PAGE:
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I am trying to understand flat fading and frequency selective channels.

As I understood, in the case of flat fading channels MIMO channel elements, $h_{i,j}$, are random variables.

Which assumption can I make, if the channel flat fading of frequency selectiv for channel matrix?

Actually, I am reading about MIMO OFDM. In all paper which I have read, frequency selective channel model is given for MIMO OFDM. But in my task I need to assume a flat fading. Can i do such assumption?

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Frequency-flat fading essentially means that the channel's transfer function is (approximately) constant in your frequency band of interest, which means you can treat it as if it would not depend on frequency at all. This means two things:

  • Your MIMO transmission model is simply $\mathbf y(t) = \mathbf H \mathbf x(t) + \mathbf w(t)$ with a transmit signal $\mathbf x(t)$, a MIMO channel matrix $\mathbf H$, a received signal $\mathbf y(t)$ and your additive noise $\mathbf w(t)$. Note that $\mathbf x(t)$ needs to be narrow-band for this to make sense.
  • Your wouldn't use OFDM in this case. It just doesn't make sense: Every subcarrier would see exactly the same channel and you would gain nothing from the OFDM pre/post processing.

As for modelling the elements of your channel matrix, you can use statistical models that assume some random distribution that the elements are drawn from but be wary of the assumptions those are derived under. For instance, if you assume dense multipath from all directions, you end up with a Rayleigh distribution (resembling a case where you have rich scattering and no line of sight component). For cases with line of sight you might want to consider a Rician distribution. This is fine for not too high frequencies. For mmWave bands, this would be a bad model, since there the multipath is typically quite sparse and your channel matrix tends to be low rank.

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  • $\begingroup$ you have mentioned mmWave bands and low-rank channel matrix. Could you please suggest to me what I can read to find a detailed explanation about the low-rank channel matrix? $\endgroup$ – user36610 Jun 12 at 6:24
  • $\begingroup$ Have you tried google scholar? The first few hits look quite promising, e.g., this one, eqn. (9), or this one eqn (1). $\endgroup$ – Florian Jun 12 at 8:09
  • $\begingroup$ I have looked " low rank channel matrix" and didn't find good explanation. ok, will try with your suggestion $\endgroup$ – user36610 Jun 12 at 8:24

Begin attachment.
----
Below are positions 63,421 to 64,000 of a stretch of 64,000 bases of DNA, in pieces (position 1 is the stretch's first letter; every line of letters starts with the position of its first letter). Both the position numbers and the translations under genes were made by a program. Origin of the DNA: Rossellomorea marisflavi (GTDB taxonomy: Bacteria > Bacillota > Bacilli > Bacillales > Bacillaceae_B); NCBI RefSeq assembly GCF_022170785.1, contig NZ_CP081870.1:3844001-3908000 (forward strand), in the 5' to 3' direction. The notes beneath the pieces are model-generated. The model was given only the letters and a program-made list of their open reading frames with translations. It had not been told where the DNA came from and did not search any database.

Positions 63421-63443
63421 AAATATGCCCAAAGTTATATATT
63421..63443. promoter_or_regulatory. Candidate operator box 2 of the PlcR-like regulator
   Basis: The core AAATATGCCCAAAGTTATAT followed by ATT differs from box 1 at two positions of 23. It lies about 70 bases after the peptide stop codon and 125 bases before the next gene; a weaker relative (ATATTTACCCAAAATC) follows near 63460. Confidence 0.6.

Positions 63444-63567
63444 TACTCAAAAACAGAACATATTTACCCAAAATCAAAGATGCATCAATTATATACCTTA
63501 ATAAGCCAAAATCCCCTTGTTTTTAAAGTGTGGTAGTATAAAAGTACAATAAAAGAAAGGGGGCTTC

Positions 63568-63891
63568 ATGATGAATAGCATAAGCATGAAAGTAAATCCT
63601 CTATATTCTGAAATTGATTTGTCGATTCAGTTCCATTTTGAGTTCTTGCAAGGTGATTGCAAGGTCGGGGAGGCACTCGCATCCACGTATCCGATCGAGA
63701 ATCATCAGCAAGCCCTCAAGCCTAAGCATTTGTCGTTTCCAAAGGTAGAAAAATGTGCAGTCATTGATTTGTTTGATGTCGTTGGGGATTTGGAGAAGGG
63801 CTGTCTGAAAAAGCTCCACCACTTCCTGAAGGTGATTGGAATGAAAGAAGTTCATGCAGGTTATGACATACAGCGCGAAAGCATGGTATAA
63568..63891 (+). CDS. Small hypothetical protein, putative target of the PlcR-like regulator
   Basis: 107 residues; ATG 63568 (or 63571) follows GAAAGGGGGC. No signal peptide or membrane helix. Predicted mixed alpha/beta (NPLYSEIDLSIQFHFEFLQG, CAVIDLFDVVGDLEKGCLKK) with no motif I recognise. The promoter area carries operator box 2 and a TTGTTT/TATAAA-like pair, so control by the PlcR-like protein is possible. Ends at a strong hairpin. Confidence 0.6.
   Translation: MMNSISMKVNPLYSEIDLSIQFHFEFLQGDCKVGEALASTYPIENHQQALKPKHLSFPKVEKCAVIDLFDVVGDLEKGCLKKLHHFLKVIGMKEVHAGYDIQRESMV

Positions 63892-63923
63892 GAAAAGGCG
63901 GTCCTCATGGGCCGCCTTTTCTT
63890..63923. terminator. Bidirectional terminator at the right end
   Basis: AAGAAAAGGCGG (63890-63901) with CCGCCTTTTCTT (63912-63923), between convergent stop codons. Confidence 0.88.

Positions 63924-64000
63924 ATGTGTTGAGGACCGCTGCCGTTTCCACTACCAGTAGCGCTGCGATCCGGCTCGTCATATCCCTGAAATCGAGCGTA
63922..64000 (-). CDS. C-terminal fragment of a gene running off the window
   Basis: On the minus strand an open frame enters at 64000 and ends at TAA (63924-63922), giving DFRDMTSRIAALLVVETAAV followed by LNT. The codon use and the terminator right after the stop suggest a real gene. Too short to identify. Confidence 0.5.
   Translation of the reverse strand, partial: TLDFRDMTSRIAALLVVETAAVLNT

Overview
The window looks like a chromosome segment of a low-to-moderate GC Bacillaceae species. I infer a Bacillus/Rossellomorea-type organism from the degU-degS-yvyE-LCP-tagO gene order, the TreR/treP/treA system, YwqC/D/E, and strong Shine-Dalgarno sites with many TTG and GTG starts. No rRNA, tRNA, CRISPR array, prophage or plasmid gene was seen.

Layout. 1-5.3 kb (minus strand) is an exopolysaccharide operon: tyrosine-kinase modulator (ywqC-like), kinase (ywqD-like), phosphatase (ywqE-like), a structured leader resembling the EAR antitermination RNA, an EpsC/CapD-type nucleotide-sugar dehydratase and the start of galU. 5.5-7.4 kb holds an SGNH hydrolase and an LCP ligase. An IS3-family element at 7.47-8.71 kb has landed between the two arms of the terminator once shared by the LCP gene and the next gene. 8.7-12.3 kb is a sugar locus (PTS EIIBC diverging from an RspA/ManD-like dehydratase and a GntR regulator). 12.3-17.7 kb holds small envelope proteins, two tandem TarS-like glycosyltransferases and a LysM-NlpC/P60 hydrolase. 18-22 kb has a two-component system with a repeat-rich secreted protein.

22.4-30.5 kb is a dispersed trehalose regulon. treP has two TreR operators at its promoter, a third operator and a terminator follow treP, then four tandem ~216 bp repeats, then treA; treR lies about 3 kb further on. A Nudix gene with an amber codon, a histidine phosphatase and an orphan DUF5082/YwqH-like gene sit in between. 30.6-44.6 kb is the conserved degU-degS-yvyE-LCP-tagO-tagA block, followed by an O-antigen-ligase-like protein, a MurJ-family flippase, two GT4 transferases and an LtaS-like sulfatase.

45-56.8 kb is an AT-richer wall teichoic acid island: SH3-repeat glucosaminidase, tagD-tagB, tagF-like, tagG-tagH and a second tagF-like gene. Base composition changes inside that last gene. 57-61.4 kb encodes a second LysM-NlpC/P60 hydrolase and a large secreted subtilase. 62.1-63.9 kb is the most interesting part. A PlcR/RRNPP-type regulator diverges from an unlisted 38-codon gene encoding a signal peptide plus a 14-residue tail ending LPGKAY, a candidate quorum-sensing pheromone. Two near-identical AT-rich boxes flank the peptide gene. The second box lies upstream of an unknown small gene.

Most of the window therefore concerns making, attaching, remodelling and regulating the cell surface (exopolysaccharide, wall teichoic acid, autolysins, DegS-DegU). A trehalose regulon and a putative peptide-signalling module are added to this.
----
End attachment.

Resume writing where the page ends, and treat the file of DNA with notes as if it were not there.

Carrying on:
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In a multipath channel, the channel response is varying in frequency. However, in a OFDM system, we get a flat response for each subcarrier bandwidth. Even if it is not stricly the case, thanks to a cyclic prefix, we get a model as if it is strictly the case.

Then, in MIMO OFDM, we consider a MIMO scheme for each subcarrier, independently from one subcarrier to the others. Therefore, we get a collection a flat fading MIMO transmissions, one for each subcarrier.

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In frequency-selecting model, the received samples for SISO channel are given by

$$y_n = \sum_{l=0}^Lh_lx_{n-l}+z_n$$

while in flat-fading channel the received sample are given by

$$y_n = h_n x_n +z_n$$

where $\{h_l\}$ are the channel coefficients, $\{x_n\}$ are the data symbols, and $\{z_n\}$ are AWGN samples.

In the first case you need equalization or OFDM to combat the intersymbol interference, in the second case you don't need OFDM, but if you are using spatial multiplexing MIMO, then you would need equalization, but the interference in this case is coming from other streams, not from within the stream. If you are using OSTBC MIMO, then no need for equalization.

By the way, since you are reading MIMO-OFDM papers, you will of course see the assumption that the channel is frequency-selective. But this doesn't mean all papers assume frequency-selective channels, but those which talk about MIMO-OFDM will most certainly make this assumption, that is why they use OFDM to combat the frequency selectivity. So, you can find papers which don't make frequency-selective assumption.

As for what to assume, frequency-selective channels probably are more realistic in high data rate systems, but for analysis purposes flat-fading is usually used to get some insights. If you are talking about channel coefficients statistical distribution, both frequency-selective and flat fading channel coefficients are random variables. The exact distribution depend on the environment you are studying. In many cases for cellular mobile communication usually Rayleigh fading is assumed because of the absence of a strong line-of-sight (LOS).

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